X-Men Fandom Calls Out Artist Pepe Larraz For Lack of Diversity In X-Men Issue 35 Cover Art!

X-Men Issue 35 Cover Art Pepe Larraz called out
The X-Men Issue 35 Cover by Artist Pepe Larraz (Image: Marvel Comics)

The X-Men fandom has been going through some understandable online drama over the lack of diversity in the cover art for X-Men issue 35 by talented artist Pepe Larraz.

I have to open this article up by saying that I’m a fan of Pepe Larraz’s artwork. He’s undoubtedly talented. The details in the cover art for X-Men issue 35 are another testament to his skills. Having said that, I can’t sit here and ignore the lack of diversity in a piece of artwork that’s supposed to celebrate the decades-long legacy of the X-Men comic books, specifically the Uncanny X-Men series.

This particular image has more than 40 characters and yet only a handful of them are characters of color. Like, how does one get to such a percentage of diversity when creating a work of art for an IP that’s supposed to represent minority communities? Hmmm.

Larraz did take to Twitter to respond to the backlash. And frankly, I think he could have done a better job when it came to justifying his creative decisions.

The way he stated he was in charge of selecting which characters to showcase and yet his “privilege” led to him highlighting a majority of white characters has me side-eyeing him hard.

At least, he gets points for being honest… I guess.

Pepe Larraz X-Men Fandom drama X-Men cover art diversity
Image via Twitter @PepeLarraz

Regardless of what Larraz did, I think the current situation links to what certain fans have been vocal about for years. Even though the X-Men franchise represents minority experiences inspired by real-world events, when it comes down to it, the face of the X-Men brand is white (Prof X, Wolverine, Jean Grey, Cyclops, etc). And therein lies the problem.

The “minority experience” is still being delivered to pop culture enthusiasts through a “white” filter while continuing to keep characters of color in the background or using certain characters (*cough* Storm *cough*) for Tokenism when need be.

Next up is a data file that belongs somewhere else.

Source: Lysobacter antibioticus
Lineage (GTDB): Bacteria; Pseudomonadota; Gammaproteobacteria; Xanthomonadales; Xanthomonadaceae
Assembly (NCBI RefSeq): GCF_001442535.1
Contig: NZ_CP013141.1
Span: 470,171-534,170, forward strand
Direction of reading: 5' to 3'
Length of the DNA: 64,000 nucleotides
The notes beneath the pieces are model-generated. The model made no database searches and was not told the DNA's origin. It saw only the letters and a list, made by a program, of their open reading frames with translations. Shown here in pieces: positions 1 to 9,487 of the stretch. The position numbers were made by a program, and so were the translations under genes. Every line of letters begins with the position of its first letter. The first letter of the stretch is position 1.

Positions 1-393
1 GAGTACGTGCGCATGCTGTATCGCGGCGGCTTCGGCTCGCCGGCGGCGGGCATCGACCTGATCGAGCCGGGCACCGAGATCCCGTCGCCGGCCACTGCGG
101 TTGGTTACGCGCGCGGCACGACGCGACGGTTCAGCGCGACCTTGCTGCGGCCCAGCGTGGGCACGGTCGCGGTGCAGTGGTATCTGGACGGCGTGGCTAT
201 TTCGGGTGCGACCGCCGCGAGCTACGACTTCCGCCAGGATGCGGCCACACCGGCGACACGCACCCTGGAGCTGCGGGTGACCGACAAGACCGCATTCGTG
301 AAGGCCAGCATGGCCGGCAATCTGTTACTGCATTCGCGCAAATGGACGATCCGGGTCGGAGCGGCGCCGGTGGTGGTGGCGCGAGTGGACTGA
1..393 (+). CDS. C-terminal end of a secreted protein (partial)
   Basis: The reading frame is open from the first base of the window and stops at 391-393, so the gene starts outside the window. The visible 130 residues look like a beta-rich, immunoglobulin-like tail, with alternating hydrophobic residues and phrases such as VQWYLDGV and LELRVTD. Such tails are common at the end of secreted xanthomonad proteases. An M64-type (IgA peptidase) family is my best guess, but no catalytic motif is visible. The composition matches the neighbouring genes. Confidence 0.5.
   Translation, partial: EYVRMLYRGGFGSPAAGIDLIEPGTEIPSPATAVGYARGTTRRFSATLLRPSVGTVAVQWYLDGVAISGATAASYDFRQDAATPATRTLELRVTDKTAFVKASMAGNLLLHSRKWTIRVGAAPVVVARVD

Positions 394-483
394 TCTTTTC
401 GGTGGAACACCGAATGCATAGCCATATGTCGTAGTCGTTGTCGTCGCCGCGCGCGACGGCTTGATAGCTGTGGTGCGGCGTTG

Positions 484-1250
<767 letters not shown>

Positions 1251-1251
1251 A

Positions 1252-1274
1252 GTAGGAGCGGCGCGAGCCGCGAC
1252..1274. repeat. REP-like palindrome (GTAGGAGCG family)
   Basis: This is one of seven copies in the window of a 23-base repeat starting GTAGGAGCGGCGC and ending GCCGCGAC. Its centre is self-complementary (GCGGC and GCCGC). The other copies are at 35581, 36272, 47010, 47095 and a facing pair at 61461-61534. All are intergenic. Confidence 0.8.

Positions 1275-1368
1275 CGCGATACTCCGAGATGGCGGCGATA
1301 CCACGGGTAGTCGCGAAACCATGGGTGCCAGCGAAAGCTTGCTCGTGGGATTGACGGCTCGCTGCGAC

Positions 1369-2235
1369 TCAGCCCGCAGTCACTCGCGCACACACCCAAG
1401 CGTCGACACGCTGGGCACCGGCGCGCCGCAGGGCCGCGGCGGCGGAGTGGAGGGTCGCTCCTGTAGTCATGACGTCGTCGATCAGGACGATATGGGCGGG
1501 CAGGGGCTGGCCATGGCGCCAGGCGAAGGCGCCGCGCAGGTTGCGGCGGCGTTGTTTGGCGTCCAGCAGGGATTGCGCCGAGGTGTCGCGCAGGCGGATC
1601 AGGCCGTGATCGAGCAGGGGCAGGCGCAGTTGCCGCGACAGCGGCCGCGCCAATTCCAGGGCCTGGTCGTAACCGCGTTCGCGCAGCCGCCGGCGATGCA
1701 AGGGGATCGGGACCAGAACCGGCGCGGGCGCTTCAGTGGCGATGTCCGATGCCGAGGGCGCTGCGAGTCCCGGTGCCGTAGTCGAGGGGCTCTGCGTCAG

We continue to see characters of color or characters belonging to certain minority groups represented in comic book stories being released during certain months of the year (Pride, Black History Month, etc), only to be thrown back into storage once the “marketable” month is over. 

Someone from Marvel Editorial could have stepped in and suggested to Larraz to consider adding more characters of color to such a big celebratory piece. But no one did so. Sigh!

If it were up to me, I would have suggested the following changes to the cover.

X-Men Issue 35 Edited Cover Pepe Larraz
X-Men Issue 35 Cover Art with my suggestions

I would have taken out Juggernaut and Kid Cable. Also, why the heck do Angel’s wings need so much space? Get Sunspot in there!

Jubilee could be sitting on top of the Black Bird while blowing a chewing gum bubble. Psylocke would be hanging from the Black Bird somehow. I don’t know. She’s a highly trained ninja. She can figure it out.

Synch could have been shown flying. I would have had his flight style mimic Rogue or Banshee’s to tell readers he was tapping into their powers.

Where do you stand on this?

Feel free to share your thoughts about the situation.

And you can read more comic book coverage here.

@thegeekiary X-Men Fandom Calls Out Artist Pepe Larraz for Lack of Diversity in X-Men Issue 35 Celebratory Cover#xmen #fandom #drama #pepelarraz #uncannyxmen #marvel #marvelcomics #diversity #comic #comicbook #artist ♬ original sound – The Geekiary

Author: Farid-ul-Haq

Farid has a Double Masters in Psychology and Biotechnology as well as an M.Phil in Molecular Genetics. He is the author of numerous books including Missing in Somerville, and The Game Master of Somerville. He gives us insight into comics, books, TV shows, anime/manga, video games, and movies.

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